evaluate the context of the course by the title of the course. For this reason, careful consideration

must be given to the title of the ICS training program (P. Terrell, personal communications,

January 20, 2005).


       Beyond the efforts of the research of this paper, the implementation of this program is

being discussed very little, if any at all. Although, there are mandates to complete ICS training,

some fire chiefs in Mississippi feel that fire departments are expecting to be “grand-fathered” for

any mandatory ICS training. These chiefs were, Larry Griggs, Earth Robinson and Raymond

McNulty. These mandates are HSPD-5 and former Mississippi Governor Musgrove’s Executive

Order 851. There were many fire service leaders who expressed that a primary justification for

ICS training was the necessity to effectively manage an emergency and avoid making ridiculous

mistakes. These leaders were Larry Griggs, Kristy Rollwagon, Jerry O. Clark, and Charlie

Dickenson. The author disagreed that fire departments are expecting to be “grand-fathered”

with ICS training. This is based on the personal observation of many fire departments in

Mississippi that demonstrate an aggressive and progressive behavior. Currently, ICS material is

delivered in some of the current training programs offered by the MSFA. There is constant

participation in these courses and positive feedback is received. Considering the fact that HSPD-

5 was issued by President Bush two years after Mississippi’s Governor Ronnie Musgrove issued

his executive order, the author feels that the State of Mississippi is to be considered a

“trailblazer” in mandating the use of the ICS.

       International Fire Service Training Association (IFSTA) Fire and Emergency Service

Instructor manual provided a thorough description of various educational methodologies. These

included lecture, discussion, illustration and discussion. The majority of fire instructors

surveyed expressed that the demonstration was the most effective educational methodology.

Additionally, the majority of the students expressed this same methodology (demonstration) was

the method that best suited their learning style. The author agrees that students may learn faster

and retain material longer when they are more involved. However, many courses (such as ICS)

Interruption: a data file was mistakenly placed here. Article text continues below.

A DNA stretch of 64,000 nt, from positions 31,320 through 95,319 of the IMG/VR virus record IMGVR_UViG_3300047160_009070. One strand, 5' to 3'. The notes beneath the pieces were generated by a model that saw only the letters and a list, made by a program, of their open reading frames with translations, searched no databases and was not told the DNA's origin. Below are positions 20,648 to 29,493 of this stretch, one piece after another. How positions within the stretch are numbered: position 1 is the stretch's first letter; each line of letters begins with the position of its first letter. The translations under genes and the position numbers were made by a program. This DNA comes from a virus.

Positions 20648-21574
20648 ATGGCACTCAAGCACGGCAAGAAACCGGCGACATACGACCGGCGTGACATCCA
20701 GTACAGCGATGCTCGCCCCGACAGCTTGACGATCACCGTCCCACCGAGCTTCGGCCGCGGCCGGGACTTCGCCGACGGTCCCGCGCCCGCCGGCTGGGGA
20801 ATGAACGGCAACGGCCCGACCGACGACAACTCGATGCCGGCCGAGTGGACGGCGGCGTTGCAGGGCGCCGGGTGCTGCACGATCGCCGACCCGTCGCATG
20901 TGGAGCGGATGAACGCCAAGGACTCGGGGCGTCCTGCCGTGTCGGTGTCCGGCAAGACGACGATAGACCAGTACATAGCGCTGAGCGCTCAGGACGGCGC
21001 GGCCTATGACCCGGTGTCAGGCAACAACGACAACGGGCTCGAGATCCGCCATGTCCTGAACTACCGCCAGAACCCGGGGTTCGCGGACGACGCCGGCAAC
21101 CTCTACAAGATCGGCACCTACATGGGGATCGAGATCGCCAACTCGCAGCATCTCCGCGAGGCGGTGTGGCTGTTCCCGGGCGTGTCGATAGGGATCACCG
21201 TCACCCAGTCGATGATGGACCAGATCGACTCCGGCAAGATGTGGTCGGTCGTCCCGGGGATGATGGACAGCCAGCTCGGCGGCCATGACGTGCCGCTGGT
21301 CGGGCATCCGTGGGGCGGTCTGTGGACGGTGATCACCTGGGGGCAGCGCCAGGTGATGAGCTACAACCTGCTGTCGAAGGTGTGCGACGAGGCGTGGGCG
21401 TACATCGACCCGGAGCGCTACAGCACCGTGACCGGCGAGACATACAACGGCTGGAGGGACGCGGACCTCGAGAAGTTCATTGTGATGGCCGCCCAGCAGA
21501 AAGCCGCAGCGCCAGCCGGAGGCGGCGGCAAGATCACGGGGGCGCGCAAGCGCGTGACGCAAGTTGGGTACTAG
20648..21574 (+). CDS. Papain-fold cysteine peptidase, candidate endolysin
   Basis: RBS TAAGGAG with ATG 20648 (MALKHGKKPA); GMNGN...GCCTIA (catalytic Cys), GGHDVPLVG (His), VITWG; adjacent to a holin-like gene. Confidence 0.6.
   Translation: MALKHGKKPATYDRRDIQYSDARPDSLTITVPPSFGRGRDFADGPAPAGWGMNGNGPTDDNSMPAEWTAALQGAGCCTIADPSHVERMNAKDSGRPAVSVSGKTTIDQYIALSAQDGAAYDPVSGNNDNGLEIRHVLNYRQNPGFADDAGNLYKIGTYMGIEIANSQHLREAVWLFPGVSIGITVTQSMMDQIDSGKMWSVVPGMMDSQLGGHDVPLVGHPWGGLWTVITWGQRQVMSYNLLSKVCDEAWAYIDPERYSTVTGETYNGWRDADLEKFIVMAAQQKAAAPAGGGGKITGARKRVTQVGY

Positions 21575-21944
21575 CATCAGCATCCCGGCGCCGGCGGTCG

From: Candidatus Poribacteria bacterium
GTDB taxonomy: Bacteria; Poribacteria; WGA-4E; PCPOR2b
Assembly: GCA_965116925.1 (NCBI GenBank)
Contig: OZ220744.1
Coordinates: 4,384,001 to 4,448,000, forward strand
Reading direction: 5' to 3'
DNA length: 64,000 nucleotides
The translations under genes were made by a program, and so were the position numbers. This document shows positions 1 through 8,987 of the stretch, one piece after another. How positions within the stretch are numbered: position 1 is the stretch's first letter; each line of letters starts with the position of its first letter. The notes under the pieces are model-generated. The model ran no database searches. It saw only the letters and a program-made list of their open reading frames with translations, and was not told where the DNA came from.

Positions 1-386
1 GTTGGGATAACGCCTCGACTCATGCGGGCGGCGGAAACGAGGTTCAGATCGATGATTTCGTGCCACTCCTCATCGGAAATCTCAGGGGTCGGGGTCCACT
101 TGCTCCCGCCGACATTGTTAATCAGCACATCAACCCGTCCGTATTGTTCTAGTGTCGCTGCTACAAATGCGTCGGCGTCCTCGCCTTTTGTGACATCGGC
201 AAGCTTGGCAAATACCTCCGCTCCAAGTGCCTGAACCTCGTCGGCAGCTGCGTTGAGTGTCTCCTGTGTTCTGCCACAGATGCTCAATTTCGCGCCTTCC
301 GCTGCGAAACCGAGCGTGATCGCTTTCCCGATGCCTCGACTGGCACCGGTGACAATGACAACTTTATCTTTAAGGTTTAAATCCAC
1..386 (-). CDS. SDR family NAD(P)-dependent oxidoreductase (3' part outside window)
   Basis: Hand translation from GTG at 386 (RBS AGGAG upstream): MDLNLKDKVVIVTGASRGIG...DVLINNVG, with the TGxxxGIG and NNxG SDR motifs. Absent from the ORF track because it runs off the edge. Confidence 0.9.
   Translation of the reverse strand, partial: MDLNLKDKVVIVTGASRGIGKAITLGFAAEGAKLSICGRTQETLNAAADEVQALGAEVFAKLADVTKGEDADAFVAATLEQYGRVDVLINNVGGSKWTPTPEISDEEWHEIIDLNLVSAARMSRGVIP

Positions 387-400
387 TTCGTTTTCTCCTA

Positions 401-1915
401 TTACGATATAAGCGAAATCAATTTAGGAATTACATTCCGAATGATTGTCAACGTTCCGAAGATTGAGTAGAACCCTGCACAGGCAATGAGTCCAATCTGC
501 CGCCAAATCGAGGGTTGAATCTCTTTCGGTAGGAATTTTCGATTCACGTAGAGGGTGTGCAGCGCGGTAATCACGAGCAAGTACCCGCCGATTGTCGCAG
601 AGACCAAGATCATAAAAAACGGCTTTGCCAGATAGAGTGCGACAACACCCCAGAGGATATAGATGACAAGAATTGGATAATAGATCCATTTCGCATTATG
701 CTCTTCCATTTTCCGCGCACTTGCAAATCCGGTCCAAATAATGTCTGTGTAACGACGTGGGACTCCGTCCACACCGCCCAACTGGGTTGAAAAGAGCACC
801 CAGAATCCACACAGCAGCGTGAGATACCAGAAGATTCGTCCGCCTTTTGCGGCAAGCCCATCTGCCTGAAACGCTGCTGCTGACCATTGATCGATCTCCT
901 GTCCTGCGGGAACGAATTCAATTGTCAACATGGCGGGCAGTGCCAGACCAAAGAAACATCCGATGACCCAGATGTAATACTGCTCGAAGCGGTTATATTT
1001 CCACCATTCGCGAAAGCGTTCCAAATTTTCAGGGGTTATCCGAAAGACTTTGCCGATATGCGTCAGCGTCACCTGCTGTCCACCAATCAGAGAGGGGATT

may have limited demonstration activities. Fire Instructors must accept responsibility to make

training interesting. Instructor Daniel Cross provided a very interesting comment to defend the

lecture methodology. He stated that the lecture methodology could be the most misused

instructional methodology. While many people view the lecture as boring, Instructor Cross point

out that the lecture itself cannot be boring --- the instructor can be boring instead. He also made a

notable point about the responsibility of an instructor to ensure that his/her lecture is exciting.

Catherine Parvensky’s comment about instructors with limited awareness was very notable. She

emphasize that learners are often placed in a classroom with an instructor who lack adequate

awareness of the adult learning process. Considering that most, if not all, of Mississippi’s

firefighters are adults, this is a very vital point. Most of the instructors who participated in the

survey favored the demonstration methodology. As a veteran instructor, the author has used

many educational methodologies. Considering various personalities, class locations, and other

uncontrollable factors, the author endorses Candy Rostan’s comments about educational

methodologies. She emphasized that instructors can best approach training by presenting

material in a variety of methods. Instructors should observe their effectiveness with each group

and adjust their teaching as needed.

        The MSFA has found success in delivering training through full-time on-campus, field

evaluation, field delivery, and distant learning formats. Although students and instructors who

participated in the surveys favored the traditional on-campus format, the author has experienced

much success with each of the other three formats. The author feels that, similar to the strategy

of using various educational methodologies, training managers must consider several factors

before selecting a training program delivery format. Some of these factors include number of

students, costs, and availability of in-house instructors. While the distant learning format appears

to be the least favorite of survey participants, the authors has developed and implemented a very

successful distant learning program. This format allows students with specific personality traits

to complete a course at their own pace. While disliked by many students, this format is a very

convenient avenue for students to complete a course without “leaving their hometown” or being

confined to a classroom.

        The major challenges identified to delivery ICS training appears to be consistent with

challenges to delivery most leadership/management related courses. The author does agree with

the fire instructors that time management is a major challenge for volunteer firefighters to attend

training. As a veteran instructor supervisor, the author finds that each year, he is challenged to

schedule a specific number of courses while considering factors such as primary and secondary

jobs (of firefighters), planting and harvesting seasons, hunting and fishing seasons, church